Ebb and Flow

Welcome to my 300th post. Tonight we dine in hell. Nah, that would require liver stuffed mac and cheese, drizzled with olive juice.

300 shouldn’t be special, yet for some reason it keeps shouting to me that it is. Isn’t the usual big moments, 10, 50, 100, 250, 500, ect.?

The fact that this is number 300 added to the complexity of this post. The car guy in me wanted to make it about the Chrysler 300 series and the forgotten, semi-fake Chrysler 300 of the late 70’s.

It was an optioned up Cordoba.

I’d do a review of the movie 300, but except for commercials, I never saw it. (Why is it in these movies the men have full beards yet somehow have the technology to have the rest of their bodies cleanly shaven? What were they afraid of, razor burn?)

I could talk about the probably 300 jelly beans my wife and I have eaten over the last month, but it’s almost Easter and who hasn’t done this?

I’d love to boast about the 300 creative ideas bouncing around in my head, but I definitely don’t have anything close to that number. (but I do have a few I’ll be sharing.)

Nope the real reason why this 300th post is important is you. If ti wasn’t for you I wouldn’t be motivated to do this many posts. It’s seeing the likes and reads that encourages me to go on.

I had a real strong case of “stuckitis” and I think I’m finally breaking free. I just needed to get myself to sit down and actually tap theses keys again. (Ok. It’s more of a slam/pound than tap. I’ve never been gentle with mechanical things.)

300 is a big number because it represents a commitment. Continue on or turn the corner. For me the adventure and discovery still go on, so now that I’ve crossed the field of limbo. I can continue.

Let’s see what’s over that next rise.

Ketchup with us #39: Ten minute challenge

And go!

This challenge by Michele and Mel is to take the next ten minutes and write whatever pops into your head.  No rehearsing, no cheating.

So here are my thoughts.



Why do I have to punch these keys so hard?  I’m sure they can hear it two rooms away!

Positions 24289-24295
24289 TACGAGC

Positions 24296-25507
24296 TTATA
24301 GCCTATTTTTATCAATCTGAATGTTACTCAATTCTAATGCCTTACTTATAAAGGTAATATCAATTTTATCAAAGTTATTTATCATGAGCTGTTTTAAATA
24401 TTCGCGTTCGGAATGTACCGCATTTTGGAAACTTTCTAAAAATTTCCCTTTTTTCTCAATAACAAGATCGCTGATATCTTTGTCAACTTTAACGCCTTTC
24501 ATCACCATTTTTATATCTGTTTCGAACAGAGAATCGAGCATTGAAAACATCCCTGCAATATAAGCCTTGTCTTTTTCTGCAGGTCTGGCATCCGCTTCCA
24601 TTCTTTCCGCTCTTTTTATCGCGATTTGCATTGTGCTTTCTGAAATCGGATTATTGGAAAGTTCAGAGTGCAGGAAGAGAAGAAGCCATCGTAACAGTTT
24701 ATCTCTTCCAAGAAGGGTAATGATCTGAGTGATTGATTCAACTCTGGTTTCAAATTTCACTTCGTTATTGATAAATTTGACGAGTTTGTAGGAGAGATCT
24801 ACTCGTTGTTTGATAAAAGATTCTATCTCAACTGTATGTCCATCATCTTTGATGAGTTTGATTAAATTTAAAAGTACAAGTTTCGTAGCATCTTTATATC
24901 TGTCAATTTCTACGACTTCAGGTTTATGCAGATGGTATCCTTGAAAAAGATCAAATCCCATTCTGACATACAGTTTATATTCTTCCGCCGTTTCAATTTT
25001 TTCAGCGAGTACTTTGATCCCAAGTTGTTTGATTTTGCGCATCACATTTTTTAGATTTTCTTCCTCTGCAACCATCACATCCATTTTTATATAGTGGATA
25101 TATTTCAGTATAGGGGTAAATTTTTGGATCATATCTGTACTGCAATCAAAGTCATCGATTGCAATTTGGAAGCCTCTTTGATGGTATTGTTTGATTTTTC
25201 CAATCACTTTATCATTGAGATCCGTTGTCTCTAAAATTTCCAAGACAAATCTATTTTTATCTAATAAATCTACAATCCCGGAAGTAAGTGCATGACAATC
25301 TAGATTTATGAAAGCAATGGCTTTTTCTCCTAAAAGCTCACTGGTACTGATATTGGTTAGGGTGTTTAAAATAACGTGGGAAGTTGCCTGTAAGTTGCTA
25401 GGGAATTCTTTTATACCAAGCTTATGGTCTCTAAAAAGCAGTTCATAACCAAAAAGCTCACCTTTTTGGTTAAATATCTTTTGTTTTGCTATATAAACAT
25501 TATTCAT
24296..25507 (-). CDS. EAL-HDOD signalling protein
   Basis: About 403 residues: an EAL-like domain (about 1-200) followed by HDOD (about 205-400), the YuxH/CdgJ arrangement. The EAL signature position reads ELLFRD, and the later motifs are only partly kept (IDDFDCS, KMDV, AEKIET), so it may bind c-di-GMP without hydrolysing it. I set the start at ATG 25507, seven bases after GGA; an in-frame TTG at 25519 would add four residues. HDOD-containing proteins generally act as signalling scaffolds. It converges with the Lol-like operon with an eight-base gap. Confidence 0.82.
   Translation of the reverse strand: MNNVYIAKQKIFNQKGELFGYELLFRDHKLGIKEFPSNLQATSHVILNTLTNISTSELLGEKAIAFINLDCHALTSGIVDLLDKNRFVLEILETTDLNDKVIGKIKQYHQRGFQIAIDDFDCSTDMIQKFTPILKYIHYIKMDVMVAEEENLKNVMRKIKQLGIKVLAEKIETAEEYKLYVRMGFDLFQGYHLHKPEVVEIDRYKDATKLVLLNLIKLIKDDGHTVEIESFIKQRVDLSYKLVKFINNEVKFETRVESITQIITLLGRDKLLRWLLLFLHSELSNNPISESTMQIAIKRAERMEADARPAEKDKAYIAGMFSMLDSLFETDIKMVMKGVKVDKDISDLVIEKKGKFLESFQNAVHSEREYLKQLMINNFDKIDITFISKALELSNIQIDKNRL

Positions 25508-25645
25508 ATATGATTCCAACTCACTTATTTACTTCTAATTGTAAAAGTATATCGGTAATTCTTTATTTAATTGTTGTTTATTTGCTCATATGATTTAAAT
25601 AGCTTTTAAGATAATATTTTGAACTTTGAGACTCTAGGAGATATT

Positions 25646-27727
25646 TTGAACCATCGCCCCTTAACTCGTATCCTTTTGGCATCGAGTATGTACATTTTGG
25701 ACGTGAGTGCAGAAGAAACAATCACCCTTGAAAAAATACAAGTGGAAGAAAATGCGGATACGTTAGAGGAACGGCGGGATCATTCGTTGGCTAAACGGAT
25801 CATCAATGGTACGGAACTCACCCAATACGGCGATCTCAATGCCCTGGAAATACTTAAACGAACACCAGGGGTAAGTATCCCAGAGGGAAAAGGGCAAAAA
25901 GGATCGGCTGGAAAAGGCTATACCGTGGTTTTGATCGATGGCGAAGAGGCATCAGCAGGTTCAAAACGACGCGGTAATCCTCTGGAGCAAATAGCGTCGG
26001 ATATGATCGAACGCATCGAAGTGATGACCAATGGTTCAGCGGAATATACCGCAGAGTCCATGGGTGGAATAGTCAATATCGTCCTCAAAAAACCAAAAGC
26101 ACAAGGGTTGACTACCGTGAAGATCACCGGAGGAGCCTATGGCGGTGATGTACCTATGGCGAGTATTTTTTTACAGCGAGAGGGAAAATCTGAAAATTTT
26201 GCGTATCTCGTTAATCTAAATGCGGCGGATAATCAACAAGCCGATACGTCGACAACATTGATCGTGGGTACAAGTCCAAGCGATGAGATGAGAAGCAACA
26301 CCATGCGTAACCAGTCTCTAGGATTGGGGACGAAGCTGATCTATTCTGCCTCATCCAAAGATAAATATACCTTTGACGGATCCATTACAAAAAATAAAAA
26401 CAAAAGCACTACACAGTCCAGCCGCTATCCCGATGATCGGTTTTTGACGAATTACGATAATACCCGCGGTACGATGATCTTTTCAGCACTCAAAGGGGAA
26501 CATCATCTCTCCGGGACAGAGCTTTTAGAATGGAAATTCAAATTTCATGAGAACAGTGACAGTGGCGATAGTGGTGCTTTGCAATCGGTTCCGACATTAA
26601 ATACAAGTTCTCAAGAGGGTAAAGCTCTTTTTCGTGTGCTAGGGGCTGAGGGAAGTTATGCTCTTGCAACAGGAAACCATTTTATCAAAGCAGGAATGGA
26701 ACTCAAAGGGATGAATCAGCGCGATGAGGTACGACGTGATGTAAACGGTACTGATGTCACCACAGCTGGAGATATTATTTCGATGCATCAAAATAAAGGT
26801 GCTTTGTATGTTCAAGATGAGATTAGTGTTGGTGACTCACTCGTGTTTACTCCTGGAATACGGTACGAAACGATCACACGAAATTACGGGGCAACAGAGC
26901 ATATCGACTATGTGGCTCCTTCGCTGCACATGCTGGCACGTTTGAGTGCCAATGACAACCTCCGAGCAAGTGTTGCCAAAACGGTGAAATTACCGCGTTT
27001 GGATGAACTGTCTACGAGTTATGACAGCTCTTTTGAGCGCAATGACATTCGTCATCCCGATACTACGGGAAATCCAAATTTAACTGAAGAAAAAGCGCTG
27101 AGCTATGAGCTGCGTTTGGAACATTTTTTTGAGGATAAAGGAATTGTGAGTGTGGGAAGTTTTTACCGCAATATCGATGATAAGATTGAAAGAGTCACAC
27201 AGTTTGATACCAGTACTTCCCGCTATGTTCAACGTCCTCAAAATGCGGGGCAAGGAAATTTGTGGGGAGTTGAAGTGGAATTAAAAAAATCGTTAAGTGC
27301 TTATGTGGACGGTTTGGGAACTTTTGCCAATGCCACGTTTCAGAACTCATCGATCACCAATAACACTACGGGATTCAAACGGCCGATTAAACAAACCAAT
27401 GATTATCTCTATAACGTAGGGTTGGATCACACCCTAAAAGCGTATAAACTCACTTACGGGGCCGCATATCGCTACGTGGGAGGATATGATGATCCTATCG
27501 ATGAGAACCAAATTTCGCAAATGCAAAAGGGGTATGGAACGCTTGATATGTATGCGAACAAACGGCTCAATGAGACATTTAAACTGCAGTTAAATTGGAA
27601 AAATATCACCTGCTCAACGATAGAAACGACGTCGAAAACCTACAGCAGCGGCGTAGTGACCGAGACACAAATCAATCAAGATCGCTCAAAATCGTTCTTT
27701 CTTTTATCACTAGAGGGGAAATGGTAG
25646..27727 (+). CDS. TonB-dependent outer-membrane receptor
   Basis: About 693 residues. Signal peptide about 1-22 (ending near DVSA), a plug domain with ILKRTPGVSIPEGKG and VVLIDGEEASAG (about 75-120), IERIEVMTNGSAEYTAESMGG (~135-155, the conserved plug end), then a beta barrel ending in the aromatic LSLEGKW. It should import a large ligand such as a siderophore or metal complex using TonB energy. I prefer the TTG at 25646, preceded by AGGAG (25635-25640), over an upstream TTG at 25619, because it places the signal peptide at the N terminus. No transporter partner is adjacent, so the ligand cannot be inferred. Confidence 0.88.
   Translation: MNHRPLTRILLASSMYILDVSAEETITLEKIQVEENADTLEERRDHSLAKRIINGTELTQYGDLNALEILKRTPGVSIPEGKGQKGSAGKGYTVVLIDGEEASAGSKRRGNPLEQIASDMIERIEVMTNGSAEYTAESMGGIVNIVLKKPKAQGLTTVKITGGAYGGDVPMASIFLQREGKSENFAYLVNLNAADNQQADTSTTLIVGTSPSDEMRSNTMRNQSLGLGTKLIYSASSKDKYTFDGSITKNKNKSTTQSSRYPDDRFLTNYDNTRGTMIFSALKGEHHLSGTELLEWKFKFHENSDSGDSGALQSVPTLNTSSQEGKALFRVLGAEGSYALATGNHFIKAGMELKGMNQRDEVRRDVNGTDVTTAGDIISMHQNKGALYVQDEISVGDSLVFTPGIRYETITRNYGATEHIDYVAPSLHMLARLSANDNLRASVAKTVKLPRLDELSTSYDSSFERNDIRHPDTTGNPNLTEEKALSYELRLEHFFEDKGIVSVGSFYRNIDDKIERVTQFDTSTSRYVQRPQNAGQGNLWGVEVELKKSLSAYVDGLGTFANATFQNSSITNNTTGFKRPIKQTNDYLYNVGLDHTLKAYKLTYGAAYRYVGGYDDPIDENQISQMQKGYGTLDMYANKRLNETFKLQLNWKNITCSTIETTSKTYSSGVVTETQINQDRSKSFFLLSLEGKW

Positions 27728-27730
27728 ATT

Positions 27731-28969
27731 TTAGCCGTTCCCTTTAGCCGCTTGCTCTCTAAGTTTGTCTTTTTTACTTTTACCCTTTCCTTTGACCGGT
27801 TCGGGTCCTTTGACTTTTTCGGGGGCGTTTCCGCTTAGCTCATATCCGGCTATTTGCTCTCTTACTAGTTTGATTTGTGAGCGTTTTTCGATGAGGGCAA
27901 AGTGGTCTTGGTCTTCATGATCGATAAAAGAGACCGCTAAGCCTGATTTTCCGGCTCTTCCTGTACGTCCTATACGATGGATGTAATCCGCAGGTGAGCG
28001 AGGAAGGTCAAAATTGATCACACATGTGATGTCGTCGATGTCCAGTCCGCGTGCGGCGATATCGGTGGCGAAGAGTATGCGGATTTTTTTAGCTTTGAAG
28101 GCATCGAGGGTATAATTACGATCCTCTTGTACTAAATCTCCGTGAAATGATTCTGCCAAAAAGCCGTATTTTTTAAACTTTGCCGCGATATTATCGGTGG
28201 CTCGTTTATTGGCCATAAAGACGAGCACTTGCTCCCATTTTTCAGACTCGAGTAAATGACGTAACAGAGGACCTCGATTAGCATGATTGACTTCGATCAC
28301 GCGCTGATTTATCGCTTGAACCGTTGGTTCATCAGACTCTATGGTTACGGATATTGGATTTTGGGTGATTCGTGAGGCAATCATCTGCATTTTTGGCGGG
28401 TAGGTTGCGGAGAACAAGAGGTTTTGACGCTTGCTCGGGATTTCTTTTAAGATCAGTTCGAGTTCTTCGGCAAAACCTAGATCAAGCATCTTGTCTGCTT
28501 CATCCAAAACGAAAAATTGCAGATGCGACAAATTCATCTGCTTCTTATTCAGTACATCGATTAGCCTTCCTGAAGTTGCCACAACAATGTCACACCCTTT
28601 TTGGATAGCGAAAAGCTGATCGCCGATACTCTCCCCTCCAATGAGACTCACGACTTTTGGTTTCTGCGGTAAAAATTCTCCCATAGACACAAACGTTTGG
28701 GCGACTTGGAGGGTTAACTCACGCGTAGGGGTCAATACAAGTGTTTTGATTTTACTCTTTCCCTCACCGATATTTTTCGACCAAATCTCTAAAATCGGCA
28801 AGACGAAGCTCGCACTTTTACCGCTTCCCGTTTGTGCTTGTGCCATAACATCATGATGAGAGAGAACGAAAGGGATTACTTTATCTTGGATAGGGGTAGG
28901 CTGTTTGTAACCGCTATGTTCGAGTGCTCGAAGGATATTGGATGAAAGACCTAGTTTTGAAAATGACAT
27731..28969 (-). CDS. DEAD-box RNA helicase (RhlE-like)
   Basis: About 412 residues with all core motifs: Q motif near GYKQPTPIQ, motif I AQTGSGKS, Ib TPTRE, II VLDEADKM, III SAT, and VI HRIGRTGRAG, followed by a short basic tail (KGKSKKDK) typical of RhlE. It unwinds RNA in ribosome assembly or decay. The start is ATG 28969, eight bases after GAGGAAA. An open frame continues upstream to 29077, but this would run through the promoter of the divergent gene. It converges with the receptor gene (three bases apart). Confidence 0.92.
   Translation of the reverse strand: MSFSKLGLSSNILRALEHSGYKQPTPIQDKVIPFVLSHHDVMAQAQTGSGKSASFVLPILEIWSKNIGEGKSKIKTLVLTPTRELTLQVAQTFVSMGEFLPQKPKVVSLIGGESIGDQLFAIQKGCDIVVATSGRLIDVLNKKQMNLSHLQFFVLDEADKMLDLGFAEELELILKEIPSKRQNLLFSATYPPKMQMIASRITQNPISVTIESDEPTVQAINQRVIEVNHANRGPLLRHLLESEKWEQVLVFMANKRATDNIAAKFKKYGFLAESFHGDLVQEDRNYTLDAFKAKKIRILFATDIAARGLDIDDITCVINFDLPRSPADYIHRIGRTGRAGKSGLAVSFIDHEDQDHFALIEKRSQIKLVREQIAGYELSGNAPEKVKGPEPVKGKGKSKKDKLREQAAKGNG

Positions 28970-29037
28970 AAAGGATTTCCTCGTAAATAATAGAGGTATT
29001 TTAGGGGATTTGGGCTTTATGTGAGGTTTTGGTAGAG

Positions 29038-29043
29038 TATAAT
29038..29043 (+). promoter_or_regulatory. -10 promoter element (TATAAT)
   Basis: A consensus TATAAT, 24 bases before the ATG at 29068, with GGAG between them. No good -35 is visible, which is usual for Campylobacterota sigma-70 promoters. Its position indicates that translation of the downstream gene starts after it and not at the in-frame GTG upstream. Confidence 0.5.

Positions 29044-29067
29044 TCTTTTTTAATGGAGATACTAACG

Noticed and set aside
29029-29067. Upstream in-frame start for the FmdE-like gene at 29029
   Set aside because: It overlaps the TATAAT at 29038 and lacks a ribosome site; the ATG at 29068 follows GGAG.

How should I end my Pony Express story?  Daniel is going after the bear to get the mail.  How does he get it?  It is spring?  Does he find it in the cave?  Are there cubs?  Does the bear circle around and hunt him for food?  How do I do this properly and keep it realistic?

I love my new truck but hate the mileage.  Why did Dodge have to make it run on Midgrade?  Trucks are supposed to handle third world 80 octane garbage, not need fancy gas to run right.  Stupid idea Dodge!

I must be the only one who thinks this though.  The Ram pickup outsold Chevy this month.  A feat that hasn’t happened since 1999.

I need to take more pictures.  I need to find time to take more pictures.  I also need a good app for my android phone that will allow me to crop these pics.  This blog needs more picture posts.

I really need to go camping soon.  I have all this great gear that I can blog about, but I have to test it first.  Any review is useless without even trying the equipment first.  I need to hurry up and do it too, before the summer heat and humidity comes.  This is our Northern summer time of year.  Nice and cool in the morning and pleasantly warm in the afternoon.  Soon it will be 80 and muggy when I wake up and get unbearable from there.

It’s good to do these challenges again.  I miss linking up with these ladies.  They are a lot of fun.